Published on December 3, 2014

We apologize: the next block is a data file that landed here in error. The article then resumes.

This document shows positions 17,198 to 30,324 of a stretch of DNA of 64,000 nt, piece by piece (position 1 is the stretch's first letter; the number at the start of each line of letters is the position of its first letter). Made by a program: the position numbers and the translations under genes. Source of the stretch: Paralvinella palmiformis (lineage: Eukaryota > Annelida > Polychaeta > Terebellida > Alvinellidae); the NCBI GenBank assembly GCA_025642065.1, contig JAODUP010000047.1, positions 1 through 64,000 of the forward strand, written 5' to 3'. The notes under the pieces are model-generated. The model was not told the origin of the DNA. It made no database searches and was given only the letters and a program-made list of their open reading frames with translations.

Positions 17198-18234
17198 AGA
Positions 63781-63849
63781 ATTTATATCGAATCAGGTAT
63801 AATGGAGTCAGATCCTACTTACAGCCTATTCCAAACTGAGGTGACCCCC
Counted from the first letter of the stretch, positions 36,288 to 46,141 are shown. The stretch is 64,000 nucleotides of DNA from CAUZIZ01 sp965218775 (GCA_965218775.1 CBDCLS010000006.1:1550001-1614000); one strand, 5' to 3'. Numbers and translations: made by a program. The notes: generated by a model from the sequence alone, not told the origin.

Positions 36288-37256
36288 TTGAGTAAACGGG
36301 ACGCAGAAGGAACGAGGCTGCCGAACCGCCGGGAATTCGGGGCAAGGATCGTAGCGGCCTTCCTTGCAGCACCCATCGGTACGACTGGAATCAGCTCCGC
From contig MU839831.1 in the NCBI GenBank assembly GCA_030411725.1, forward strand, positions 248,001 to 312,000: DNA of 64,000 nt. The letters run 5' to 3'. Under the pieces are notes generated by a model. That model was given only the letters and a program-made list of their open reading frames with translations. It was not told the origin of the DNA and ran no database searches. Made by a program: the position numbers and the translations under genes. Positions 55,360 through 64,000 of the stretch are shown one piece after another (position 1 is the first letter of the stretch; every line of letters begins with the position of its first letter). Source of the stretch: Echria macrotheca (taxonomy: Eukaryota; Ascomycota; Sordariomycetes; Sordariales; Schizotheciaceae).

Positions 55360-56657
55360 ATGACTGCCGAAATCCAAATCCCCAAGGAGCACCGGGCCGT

! ! ! © The Unlocked Learner Ltd., 2014 Page of 26 So … start implementing the following strategies and those regular up-all-night reading sessions should soon belong in the past! First, clarify the purpose of your reading by asking yourself meaningful questions. Is it prep/background reading for a discussion class/seminar? If yes, what are the main points and/or level of detail that I need to have understood? Which aspects of teaching does it relate to? What questions, if any, may arise about those aspects? What do I already know and understand about those aspects? (Note down key words/ideas on paper) What am I struggling to understand? Am I familiar enough with key vocabulary/meaning of concepts? Is it reading for a specific assignment? Do I fully understand how the assignment question is asking me to approach the topic i.e. have I interpreted the question correctly? If not, re-read the question and establish the ‘how’ . If yes, how exactly does this text relate to the assignment? Which sections of the text are relevant to the question? Reading irrelevant material for an assignment is a complete waste of time after all! Yes, it is acceptable to only read the abstract, introduction and conclusion or abstract and methodology of a research paper or selected sections of a chapter/book. Is it reading for a lecture? Higher-level study requires a higher degree of preparation. Make it a habit to read over your lecture notes before class and look up any new vocabulary/terms so you can understand the lecture. Always use a subject-specific dictionary so you learn the correct meaning of key terms and vocabulary within the right context through examples.